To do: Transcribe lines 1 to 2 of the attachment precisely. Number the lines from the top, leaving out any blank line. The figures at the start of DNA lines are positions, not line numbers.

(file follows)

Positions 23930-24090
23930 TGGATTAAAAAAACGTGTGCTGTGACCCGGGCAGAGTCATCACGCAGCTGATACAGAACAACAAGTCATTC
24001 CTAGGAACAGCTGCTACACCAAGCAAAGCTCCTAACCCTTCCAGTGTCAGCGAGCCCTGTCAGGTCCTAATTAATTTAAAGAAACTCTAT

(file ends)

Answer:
Positions 23930-24090
23930 TGGATTAAAAAAACGTGTGCTGTGACCCGGGCAGAGTCATCACGCAGCTGATACAGAACAACAAGTCATTC